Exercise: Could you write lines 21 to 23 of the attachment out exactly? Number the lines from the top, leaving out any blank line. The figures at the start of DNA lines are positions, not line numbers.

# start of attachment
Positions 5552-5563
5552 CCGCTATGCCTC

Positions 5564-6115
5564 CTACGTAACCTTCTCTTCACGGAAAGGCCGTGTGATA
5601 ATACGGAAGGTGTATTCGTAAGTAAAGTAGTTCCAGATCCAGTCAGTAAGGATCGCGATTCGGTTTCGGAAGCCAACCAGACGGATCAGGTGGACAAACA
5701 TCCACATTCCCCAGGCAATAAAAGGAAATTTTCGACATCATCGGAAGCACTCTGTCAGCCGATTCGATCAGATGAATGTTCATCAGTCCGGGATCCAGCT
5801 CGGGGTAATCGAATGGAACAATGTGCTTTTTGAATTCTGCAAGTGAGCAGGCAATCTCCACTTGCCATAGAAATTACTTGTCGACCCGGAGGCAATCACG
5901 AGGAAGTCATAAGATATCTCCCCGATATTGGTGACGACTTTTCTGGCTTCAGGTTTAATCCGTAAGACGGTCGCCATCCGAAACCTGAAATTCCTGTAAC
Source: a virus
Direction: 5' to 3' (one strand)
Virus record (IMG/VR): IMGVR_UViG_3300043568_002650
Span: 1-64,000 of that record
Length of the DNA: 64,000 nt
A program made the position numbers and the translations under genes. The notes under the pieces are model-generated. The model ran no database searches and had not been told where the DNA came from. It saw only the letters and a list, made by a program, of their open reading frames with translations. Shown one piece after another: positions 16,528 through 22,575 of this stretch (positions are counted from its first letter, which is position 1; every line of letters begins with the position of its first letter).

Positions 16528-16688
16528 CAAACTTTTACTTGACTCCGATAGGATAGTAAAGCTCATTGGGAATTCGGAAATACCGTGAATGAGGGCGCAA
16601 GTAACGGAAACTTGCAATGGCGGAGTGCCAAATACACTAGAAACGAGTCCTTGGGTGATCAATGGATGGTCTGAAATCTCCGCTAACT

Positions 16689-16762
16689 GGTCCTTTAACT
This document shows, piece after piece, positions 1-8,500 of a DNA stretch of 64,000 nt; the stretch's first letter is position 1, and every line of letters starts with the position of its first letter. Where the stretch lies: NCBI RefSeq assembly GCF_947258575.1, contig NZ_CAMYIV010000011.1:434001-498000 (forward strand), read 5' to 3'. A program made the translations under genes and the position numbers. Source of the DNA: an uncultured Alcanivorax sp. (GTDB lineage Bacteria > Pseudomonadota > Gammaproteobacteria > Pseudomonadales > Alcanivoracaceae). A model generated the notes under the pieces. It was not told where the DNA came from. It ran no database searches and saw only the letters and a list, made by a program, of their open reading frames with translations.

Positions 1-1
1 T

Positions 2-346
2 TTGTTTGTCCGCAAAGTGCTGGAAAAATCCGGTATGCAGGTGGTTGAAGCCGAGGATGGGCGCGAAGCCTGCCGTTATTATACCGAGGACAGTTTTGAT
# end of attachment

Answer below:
Positions 1-1
1 T

Positions 2-346